UCSF’s Legacy Tobacco Documents Library to Receive $6.25M for Document Indexing and Access
From the UCSF Web Site:
The U.S. Department of Justice filed a proposed consent order today with a federal district court that finalizes requirements for three major tobacco companies to make internal documents public in accordance with an earlier ruling that the companies violated the Racketeer Influenced and Corrupt Organizations Act. The documents will be archived in UCSF’s Legacy Tobacco Documents Library (LTDL).
The order, once approved by the court, will be part of the remedy phase of the largest civil racketeering case in the history of the United States.
The order specifies that the companies provide $6.25 million to the court to improve free public access to the documents via the Internet. The court will provide this money to the UCSF (U. of California-San Francisco) Legacy Library for this purpose. The order also specifies how the companies are to index the documents.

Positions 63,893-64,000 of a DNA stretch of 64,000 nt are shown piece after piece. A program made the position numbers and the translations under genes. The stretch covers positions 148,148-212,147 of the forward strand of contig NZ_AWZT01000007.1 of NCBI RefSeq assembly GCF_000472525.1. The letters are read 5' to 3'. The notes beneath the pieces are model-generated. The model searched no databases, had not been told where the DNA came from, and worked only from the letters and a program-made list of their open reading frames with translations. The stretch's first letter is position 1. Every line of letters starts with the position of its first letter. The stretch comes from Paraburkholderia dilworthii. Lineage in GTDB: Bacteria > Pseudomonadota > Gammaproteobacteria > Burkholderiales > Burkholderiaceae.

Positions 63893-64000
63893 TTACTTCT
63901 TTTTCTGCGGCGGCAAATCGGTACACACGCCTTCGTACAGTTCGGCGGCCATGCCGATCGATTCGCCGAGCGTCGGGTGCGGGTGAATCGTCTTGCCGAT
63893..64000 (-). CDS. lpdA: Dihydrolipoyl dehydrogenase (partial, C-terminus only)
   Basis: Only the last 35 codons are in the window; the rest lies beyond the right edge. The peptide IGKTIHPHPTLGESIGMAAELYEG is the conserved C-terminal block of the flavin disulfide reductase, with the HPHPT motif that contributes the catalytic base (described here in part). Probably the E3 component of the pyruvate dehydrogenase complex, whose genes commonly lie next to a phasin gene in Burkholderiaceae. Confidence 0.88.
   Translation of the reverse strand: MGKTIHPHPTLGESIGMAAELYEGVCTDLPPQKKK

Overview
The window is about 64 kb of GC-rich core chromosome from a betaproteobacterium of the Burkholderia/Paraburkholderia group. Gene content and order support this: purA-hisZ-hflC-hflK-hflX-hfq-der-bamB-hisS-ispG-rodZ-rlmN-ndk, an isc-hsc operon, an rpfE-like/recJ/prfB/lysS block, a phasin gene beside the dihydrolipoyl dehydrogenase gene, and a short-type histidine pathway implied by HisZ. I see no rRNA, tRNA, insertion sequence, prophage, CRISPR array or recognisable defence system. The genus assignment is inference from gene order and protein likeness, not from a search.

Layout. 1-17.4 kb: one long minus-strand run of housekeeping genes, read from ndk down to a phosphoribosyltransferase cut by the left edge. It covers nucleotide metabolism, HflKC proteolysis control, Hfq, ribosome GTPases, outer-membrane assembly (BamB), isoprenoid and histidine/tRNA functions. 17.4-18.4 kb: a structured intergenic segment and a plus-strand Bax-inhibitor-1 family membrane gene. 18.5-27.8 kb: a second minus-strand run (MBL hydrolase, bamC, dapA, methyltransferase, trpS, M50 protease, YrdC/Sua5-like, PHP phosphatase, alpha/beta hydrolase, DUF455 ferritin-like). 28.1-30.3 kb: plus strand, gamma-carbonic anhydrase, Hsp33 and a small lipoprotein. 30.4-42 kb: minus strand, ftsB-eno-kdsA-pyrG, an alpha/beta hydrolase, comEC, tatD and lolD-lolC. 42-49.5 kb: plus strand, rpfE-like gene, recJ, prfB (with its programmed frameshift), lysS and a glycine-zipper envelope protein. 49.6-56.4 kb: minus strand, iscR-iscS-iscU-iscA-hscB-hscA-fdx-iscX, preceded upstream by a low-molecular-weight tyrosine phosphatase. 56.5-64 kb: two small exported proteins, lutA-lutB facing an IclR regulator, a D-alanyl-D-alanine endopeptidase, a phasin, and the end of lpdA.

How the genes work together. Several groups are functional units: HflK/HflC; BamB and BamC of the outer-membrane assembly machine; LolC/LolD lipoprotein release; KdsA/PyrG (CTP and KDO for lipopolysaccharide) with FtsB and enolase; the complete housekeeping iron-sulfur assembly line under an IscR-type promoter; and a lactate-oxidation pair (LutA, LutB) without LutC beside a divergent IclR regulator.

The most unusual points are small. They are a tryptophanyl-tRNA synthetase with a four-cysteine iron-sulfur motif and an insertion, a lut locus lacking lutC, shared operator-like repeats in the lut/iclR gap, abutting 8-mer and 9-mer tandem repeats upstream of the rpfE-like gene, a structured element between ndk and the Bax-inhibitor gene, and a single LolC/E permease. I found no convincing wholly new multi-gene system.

The UCSF Legacy Library, first launched in 2000 with a major gift from the Washington, D.C.-based American Legacy Foundation, now has 13.7 million documents (79 million pages) released as a result of litigation against the major tobacco companies related to their advertising, manufacturing, marketing, sales, political, public relations and scientific activities.
Each month, the Legacy Library is used by an average of 16,000 academic researchers, tobacco control advocates, lawyers, journalists and students internationally who view an average of 227,000 pages. Last year, visitors came from 190 different countries to use it. Close to 600 peer-reviewed journal articles and 130 other publications, including government reports, books and newspaper articles based on research at the library have been published. The new funds will allow all of that information to be digitized for early access online.
About Gary Price
Gary Price (firstname.lastname@example.org) is a librarian, writer, consultant, and frequent conference speaker based in the Washington D.C. metro area. He earned his MLIS degree from Wayne State University in Detroit. Price has won several awards including the SLA Innovations in Technology Award and Alumnus of the Year from the Wayne St. University Library and Information Science Program. From 2006-2009 he was Director of Online Information Services at Ask.com.